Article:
On the occasion of International Women’s Day, Factor Meetings took on the task of gathering the testimony of those women leaders of the global Meetinsg Industry, who through their career have brought great value to the sector.
Last May, Amy Calvert was elected as the CEO for the Events Industry Council, a major authority of the MICE industry worldwide. With more than three decades of career, Amy Calvert is ready to enhance all the educational offer of the organization, as she did previously at Visit Baltimore, where she worked as the Senior Vice President of Convention Sales.
Amy has a degree in English Literature and Art History by the University of Maryland, College Park. After that, her first role was accomplished into a HMO in New Jersey as Marketing Coordinator.
She also got an internship at the former Radisson Annapolis Hotel, where she did learn about food and beverage operation.
Amy has always excelled within the Meetings Industry, having served for the Long Beach Convention Bureau, Intercontinental Hotels Group (IHG) and most recently for Visit Baltimore.
Do you think it is important or necesary to commemorate the International Women’s Day?
I absolutely do. I think as an industry, hearing things like this, having that sort of intentional step back to think about expressing enthusiasm, support and attitude for the great women that work in our industry is absolutely the right thing to do. I think as an industry, when you think about the things that we value and the things that we champion, celebrating International Women’s Day is very important. We’re all about equity and inclusion and creating welcoming environments. And I think this celebration of this nature falls right in line with those values.
What do you think about the the woman’s role in the international meetings industry?
I think the global events industry is a very creative industry and a very diverse one. So, there are many women that serve in leadership roles across the globe.
And that is continually growing. We are in our commitment to equity and inclusion. It’s important for women and some men to think about how they are mentoring women of all ages. I mean, they’re the workforce. We have a lot of role models and a lot of women that I’ve seen their careers grow over time.
I myself have started out working for an hotel as a catering coordinator and feel very blessed and grateful to be serving in this role now. I wouldn’t have been here if it weren’t for the support of my fantastic group and some of the mentors that I was working with. I’m glad when I think back on my time in this industry, that was very great.
In your point of view, do you think that women have more facilities or challenges to develop their careers in meetings industry?
I think this is an industry that really does celebrate women and champions women. So, I don’t think disproportionately the event industry as it isn´t a more challenging place for women than another industries.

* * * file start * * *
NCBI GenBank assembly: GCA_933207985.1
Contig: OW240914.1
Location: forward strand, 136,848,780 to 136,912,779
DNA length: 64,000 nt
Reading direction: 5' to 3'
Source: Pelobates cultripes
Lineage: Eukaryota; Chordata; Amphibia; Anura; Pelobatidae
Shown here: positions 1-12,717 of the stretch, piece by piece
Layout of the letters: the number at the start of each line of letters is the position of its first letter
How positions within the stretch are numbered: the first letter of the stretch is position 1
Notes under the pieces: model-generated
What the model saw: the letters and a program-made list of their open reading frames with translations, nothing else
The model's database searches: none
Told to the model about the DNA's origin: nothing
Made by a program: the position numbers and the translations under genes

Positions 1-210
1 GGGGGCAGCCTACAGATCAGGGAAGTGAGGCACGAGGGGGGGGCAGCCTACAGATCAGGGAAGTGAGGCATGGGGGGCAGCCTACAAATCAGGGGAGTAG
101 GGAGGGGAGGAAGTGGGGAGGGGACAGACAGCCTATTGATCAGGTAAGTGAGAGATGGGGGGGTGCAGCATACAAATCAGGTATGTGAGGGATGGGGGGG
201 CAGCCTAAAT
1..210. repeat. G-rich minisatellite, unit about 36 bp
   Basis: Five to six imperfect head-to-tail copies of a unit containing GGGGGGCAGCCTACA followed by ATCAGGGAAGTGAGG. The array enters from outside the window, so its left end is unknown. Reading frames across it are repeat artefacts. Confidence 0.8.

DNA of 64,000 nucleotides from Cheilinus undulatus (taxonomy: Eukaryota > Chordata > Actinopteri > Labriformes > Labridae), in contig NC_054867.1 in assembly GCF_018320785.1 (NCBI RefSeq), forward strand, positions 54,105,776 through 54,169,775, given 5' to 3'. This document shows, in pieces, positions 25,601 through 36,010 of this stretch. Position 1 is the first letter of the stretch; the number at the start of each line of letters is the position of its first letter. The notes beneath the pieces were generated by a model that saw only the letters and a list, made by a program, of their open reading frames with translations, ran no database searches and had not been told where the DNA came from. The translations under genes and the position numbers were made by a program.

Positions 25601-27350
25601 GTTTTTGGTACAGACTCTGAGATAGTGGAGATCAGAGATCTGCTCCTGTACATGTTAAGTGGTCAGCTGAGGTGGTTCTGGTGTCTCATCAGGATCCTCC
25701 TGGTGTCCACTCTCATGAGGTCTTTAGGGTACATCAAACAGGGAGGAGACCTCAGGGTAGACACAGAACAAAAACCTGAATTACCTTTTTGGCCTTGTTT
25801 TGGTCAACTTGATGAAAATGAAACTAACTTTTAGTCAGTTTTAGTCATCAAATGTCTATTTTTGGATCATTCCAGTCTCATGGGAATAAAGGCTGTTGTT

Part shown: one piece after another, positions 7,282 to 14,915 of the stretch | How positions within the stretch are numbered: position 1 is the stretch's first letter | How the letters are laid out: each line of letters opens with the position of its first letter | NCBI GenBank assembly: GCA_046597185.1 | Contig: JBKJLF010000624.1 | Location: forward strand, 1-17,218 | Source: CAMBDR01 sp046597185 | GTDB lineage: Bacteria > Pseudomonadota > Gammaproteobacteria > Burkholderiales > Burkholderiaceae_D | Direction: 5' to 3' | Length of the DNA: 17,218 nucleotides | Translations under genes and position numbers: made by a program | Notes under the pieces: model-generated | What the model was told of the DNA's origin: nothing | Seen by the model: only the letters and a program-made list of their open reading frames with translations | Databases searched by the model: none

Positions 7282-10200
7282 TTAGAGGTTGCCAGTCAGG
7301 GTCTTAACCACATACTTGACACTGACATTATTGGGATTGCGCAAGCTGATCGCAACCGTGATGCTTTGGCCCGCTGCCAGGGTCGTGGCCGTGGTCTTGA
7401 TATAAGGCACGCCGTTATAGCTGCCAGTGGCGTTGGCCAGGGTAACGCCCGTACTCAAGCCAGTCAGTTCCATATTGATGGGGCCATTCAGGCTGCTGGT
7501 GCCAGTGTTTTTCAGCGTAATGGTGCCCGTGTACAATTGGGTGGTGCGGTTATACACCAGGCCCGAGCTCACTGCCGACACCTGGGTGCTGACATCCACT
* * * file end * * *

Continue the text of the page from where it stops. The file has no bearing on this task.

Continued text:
When you think about diversity, inclusion and gender equity I don’t think we’ve arrived there yet, but I also don’t think that this industry is more challenging than others for women.
Which has been the most challenging problem you faced as a woman in the meetings industry?
I think one of the things that particularly I experienced in this industry, when I began my career almost 30 years ago, we were in a different climate. There were not as many women leadership positions as there are now, and not necessarily were opened for women to sharing their voices and having a seat at the table. So I think early on was no equal.
I have to think about who were those role models that I followed, but as I said before, I was very fortunate to work for a company that had women in key leadership roles, working for those hotels and those women were fantastic role models.
At a time where there weren’t as many as there are now, that was a bit of a challenge, but it was certainly one that I was able to navigate.
Now I´m trying to encourage new potential people coming into our workforce to think about us on a global scale and to think about in all the different opportunities they can find in the ecosystem of meetings, other than just event organizing, there are so many skillsets that we’re looking for. Whether is meat marketing or technology…
What has been the best advice you have been given to success as a professional in this industry?
Probably as a leader, the best advice that I’ve been given is to lead with your heart and your mind.
I also think another great advice is that we have to make ourselves available to ongoing communications and collaboration and meeting people where they are, with humility and empathy. So I would say those are two things that I like to remind myself on a regular basis.
Finally, can you give us some advice for a woman who want a successful career like yours in the MICE industry?
You must think about what is your vision, what really motivates you, what’s your passion. And then, going out there and collaborating and found your connections and your network. I found that I have been very fortunate to serve in some volunteer positions in a variety of organizations in the events industry.
And I’ve always got so much more in my volunteer time. And a lot of it is this building of your network and fortunately for me that was very helpful for most of my career.
Really figure out what is your passion and go out there and focus on building connections and your network and be great looking at what is interesting, what is happening in the world and with the people around you.